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Global wine production predicted to slump to 50-year low

Wine producers torso advises production will fall after Italy, France and Spain were hit by freak weather events in 2017

If you haven’t got a wine cellar, it’s time to get one and start stockpiling- because global wine production is to fall to its lowest level in more than 50 years.

On Tuesday the International Organisation of Vine and Wine( OIV) said it expected an 8% decrease in global wine production to 247 m hectolitres for 2017.

The international producer group’s forecast foretells the worst global return since 1961, with the weather to blamed, after vines in key wine-producing countries such as Italy and France were ravaged by both freakishly hot and cold weather.

A hectolitre is the equivalent to 133 standard wine bottles, so the dropped in output predicted by the OIV equates to about 2.9 bn fewer bottles in 2017.

The headline figure is drawn down by an” annus horribilis” in western Europe, which is on track for its worst harvest in 36 years after vineyards were exposed to adverse weather conditions that included spring frosts and a summertime heatwave.

The OIV blamed” extreme climate” conditions for a disastrous year for the world’s top three producers: Italy, France and Spain. Jean-Marie Aurand, director-general of the Paris-based OIV, said its projections proved world wine production in 2017 was on course for its lowest levels for several decades.

” This plummet is the outcome of climate perils ,” said Aurand.” In the European union extreme weather events- from frost to drought- significantly impacted 2017 wine production, which was historically low .”

Italian prosecco in production. Photograph: Bloomberg/ Getty Images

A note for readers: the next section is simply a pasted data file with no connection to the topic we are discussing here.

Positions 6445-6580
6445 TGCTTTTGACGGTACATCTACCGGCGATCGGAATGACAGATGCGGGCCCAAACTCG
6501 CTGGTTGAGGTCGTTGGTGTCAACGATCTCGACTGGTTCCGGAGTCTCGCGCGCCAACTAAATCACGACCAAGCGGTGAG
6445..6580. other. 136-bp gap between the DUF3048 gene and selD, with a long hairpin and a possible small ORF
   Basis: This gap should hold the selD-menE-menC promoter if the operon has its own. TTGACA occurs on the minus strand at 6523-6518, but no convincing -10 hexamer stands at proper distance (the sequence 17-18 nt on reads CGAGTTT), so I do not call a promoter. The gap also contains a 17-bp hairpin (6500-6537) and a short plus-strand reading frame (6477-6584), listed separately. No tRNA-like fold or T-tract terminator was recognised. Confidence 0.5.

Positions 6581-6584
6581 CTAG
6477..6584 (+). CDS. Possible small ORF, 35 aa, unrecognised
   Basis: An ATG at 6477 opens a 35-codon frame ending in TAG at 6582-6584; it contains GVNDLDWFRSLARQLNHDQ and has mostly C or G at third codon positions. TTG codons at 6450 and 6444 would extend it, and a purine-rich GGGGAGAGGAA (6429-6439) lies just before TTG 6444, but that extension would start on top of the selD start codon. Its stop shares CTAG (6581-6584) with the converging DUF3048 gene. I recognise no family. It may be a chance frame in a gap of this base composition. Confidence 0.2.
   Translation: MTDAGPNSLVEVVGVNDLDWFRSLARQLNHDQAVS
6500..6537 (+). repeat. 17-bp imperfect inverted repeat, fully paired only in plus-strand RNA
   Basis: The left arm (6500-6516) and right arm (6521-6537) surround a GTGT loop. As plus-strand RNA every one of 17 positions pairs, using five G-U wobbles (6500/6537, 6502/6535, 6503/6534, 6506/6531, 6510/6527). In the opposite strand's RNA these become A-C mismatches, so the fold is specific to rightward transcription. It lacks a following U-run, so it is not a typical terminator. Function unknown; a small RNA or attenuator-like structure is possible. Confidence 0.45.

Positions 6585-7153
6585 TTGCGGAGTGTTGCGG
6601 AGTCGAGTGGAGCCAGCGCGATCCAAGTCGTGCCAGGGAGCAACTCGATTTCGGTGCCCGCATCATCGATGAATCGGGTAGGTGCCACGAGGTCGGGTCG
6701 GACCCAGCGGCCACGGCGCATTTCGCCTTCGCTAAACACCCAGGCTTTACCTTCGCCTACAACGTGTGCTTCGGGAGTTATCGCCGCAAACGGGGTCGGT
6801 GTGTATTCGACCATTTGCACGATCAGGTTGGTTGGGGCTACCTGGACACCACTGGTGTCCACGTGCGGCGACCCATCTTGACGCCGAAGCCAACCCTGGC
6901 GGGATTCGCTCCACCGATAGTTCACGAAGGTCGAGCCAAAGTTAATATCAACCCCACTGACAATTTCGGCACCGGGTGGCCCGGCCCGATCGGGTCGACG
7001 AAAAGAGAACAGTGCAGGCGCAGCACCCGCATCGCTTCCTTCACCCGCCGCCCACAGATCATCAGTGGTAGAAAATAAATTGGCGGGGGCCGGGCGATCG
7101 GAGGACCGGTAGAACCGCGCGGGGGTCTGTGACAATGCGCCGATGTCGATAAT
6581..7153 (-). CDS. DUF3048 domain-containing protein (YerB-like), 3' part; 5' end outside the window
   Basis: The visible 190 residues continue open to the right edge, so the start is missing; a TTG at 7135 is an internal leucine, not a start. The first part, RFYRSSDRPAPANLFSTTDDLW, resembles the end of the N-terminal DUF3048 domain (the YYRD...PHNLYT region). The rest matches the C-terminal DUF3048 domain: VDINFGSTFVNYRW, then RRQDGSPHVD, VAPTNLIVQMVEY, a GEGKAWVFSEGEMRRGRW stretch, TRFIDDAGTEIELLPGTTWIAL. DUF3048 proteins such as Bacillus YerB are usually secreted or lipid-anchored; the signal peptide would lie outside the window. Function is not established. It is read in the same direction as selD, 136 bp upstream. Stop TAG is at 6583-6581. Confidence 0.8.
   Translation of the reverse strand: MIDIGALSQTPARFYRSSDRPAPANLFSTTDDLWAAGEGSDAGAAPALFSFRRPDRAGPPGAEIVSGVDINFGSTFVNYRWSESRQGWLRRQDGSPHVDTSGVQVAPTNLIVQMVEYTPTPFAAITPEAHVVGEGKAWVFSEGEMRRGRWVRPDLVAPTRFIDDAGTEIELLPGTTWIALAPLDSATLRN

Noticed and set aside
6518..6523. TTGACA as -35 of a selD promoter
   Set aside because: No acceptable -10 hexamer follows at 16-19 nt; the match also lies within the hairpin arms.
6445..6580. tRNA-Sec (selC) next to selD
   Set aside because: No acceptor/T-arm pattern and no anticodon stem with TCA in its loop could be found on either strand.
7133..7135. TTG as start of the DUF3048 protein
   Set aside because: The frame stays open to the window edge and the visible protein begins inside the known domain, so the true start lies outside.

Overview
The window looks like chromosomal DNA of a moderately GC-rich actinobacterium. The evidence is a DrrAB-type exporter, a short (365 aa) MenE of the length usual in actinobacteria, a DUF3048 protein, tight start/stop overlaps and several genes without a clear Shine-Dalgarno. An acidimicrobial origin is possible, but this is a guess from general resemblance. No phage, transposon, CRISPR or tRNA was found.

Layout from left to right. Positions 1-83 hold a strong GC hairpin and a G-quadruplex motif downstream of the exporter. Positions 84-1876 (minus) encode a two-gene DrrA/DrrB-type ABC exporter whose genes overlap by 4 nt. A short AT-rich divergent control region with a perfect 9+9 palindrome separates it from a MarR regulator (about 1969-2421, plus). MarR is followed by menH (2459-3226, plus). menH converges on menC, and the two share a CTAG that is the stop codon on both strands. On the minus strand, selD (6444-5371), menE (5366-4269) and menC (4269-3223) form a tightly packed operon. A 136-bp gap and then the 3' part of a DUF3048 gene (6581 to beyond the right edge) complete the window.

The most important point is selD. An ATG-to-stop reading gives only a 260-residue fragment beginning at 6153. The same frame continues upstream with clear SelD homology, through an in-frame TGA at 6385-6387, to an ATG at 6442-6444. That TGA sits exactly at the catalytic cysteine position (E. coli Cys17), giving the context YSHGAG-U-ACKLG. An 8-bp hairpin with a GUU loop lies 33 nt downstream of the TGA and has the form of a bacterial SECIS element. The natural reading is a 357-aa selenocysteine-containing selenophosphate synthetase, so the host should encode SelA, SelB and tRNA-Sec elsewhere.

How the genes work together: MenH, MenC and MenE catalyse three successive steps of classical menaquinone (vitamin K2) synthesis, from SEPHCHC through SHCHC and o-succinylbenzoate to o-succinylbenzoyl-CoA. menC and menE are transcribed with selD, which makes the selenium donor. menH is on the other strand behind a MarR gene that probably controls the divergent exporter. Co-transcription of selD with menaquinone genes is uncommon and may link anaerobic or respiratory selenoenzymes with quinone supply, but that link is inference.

The news is worse for fans of chianti and prosecco, with Italy the worst hit of the big three growers. Its output is predicted to slump 23% to 39.3 m hectolitres this year. Its vineyards cooked in temperatures of more than 40 C in a summer heatwave nicknamed Lucifer. Important developing regions such as Tuscany, Sicily, Puglia and Umbria were among those affected by the searing temperatures.

There is also pain in store for French wine devotees as the OIV predicts a 19% fall in France’s output to 36.7 m hectolitres. In Spain production is also expected to fall- by 15%, to 33.5 m hectolitres.

In April sharp spring frosts, which likewise hit British growers, injury production in some of France’s most famous winemaking regions, including Champagne, Bordeaux and Burgundy. The bad weather dealt a fresh blow to the French industry, which had also suffered a difficult 2016, with output falling 10% on the back of adverse weather conditions.

The shortfall is bad news for British oenophiles who regularly plummet bottles of wine in their browse streetcar as inflation bites into living criteria.” Costs for consumers will be able unavoidably rise ,” said Miles Beale, chief executive of the Wine and Spirit Trade Association( WSTA ).

” It’s a keen reminder that wine production remains at the mercy of the weather. As the most difficult per capita importer of wine in an international market, the UK is bound to feel the effects of an increasingly challenging marketplace .”

Wine devotees are already experiencing a Brexit-related hangover, with the price of the average bottle pushed up by the weakness of sterling since last year’s election, as well as this year’s 3.9% responsibility hike. As a result the average price of a bottle of wine sold in the UK is now PS5. 58, up 4% on 2016, with the WSTA calling on the chancellor to freeze wine obligation in next month’s budget.

” UK wine firms have already had to contend with the sharp devaluation in sterling, rising inflation and uncertainty following the Brexit vote- all of which add costs to companies constructing wine available to the UK’s 30 million customers ,” said Beale.” The last thing UK wine enterprises or British customers need now is another rise in excise taxes .”

Read more: https :// lifeandstyle/ 2017/ oct/ 24/ global-wine-production-predicted-to-slump-to-5 0-year-low